Friday, June 02, 2006

The First Novena

Pentecost is almost here. It is one of the greatest feasts of the Church’s liturgical year, and it crowns the whole Lenten-Paschal cycle that takes up at least a third of the year. So what are you doing to get ready for it? God the Holy Spirit is coming. Are you prepared to receive that Divine Fire? What happens when He shows up and you are not even paying attention?

It’s a little late for me to suggest that you begin a novena to prepare for the feast, though this, of all times, is the most appropriate time to make one. Novenas aren’t part of the Byzantine spiritual tradition, but in this case I’d be willing to make an exception, for it is because of this very period of the liturgical year that novenas exist at all. The Mother of God and the Apostles and other disciples were the first ones to make this pre-Pentecost novena.

Pentecost occurs ten days after Ascension, so there are nine days to pray between Ascension and Pentecost (yet another reason not to have “Ascension Sunday”!). All novenas take their name from this original nine days of prayerful watching and waiting for the coming of the Holy Spirit. Jesus told his disciples to wait in Jerusalem until they would be clothed with power from on high, when the “Promise of the Father,” the Holy Spirit, would be given. So “all these with one accord devoted themselves to prayer, together with the women and Mary, the mother of Jesus, and his brethren” (Acts 1:14).

They didn’t know they’d be “making a novena,” since Jesus didn’t tell them just how many days they would be waiting. But they may have been able to guess, since Pentecost (already an Old Testament feast celebrating the giving of the Law on Mt Sinai), was just around the corner. In any case, they were eagerly awaiting this Gift, of which they really didn’t have much knowledge, only a few rather obscure sayings of the Lord. We actually have more information about the Holy Spirit than they did, due to the last two millennia of Holy Tradition and the testimonies of the saints, but I for one would gladly trade what I know about the Holy Spirit for the intensity of the prayer and fervor of those first disciples of the Savior.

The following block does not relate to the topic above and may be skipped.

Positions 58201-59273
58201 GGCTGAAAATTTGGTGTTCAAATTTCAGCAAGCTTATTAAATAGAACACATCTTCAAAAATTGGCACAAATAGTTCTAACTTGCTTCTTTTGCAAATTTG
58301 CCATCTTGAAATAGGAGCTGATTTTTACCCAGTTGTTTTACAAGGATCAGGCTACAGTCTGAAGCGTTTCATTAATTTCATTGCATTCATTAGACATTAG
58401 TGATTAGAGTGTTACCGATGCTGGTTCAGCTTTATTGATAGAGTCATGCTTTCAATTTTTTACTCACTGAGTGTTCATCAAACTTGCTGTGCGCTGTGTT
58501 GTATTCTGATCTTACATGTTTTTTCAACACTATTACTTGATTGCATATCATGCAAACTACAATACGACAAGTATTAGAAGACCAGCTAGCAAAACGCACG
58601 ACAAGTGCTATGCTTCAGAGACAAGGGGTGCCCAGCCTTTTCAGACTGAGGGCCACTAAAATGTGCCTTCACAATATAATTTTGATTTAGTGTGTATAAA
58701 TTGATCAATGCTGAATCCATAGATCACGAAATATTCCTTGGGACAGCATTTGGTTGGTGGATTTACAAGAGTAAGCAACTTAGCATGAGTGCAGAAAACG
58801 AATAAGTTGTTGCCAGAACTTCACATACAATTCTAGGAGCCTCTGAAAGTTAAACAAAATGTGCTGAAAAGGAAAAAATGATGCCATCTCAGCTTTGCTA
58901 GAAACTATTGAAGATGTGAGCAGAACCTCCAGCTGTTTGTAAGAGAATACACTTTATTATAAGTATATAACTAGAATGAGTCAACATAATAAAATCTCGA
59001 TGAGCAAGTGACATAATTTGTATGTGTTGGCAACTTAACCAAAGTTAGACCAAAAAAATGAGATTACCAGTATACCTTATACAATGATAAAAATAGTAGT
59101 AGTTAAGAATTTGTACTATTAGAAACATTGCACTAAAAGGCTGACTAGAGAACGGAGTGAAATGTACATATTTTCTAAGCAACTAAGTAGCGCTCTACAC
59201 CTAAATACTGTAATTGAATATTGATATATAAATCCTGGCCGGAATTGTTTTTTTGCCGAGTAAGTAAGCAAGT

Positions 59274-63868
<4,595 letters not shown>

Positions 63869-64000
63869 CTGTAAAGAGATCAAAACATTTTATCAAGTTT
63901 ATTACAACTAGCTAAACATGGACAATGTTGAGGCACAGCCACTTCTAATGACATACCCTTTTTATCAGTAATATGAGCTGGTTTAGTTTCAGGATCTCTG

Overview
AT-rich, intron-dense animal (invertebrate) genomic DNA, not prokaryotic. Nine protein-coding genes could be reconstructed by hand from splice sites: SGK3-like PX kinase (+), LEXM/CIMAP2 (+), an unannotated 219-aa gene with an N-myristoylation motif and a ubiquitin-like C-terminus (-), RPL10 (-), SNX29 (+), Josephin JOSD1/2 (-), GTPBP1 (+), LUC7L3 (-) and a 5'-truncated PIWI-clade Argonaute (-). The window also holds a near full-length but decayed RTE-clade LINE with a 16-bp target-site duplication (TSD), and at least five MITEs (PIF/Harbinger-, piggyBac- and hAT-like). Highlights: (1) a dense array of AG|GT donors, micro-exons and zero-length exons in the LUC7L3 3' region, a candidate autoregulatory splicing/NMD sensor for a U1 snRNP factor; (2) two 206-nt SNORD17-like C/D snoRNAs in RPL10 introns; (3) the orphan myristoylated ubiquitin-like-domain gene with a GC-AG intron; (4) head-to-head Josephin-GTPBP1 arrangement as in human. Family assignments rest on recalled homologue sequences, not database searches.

But we don’t need to settle for one or the other. We can both know about the Holy Spirit and know the Holy Spirit personally, and this is what the Lord wants. Everything that God does in our lives is done through the Holy Spirit, so it is in the best interests of our spiritual growth and salvation that we become as full of the Spirit as possible—in knowledge and in love and in personal life and communion.

So hurry up and get ready! The time is almost up. Pray fervently with Our Lady and the Apostles and Saints so that the Holy Spirit will find a warm and open place in your heart. The world is already full of all kinds of phony and even destructive “spiritualities,” and some people think they are accessing various cosmic energies when they are only playing into the hands of demons—who are spirits, all right, but unholy ones who laugh derisively at the naïveté, ignorance, or spiritual confusion of those around whom they are tightening their grip. So repent and cleanse your hearts, and invoke the Holy Spirit of the True God, the All-holy Trinity, and you will receive the Promise of the Father and the spiritual gifts that will enable you to do his will. For the spiritual life is not about seeking paranormal sensations or cosmic vibrations, but rather “righteousness and peace and joy in the Holy Spirit—he who thus serves Christ is acceptable to God” (Romans 14:17-18).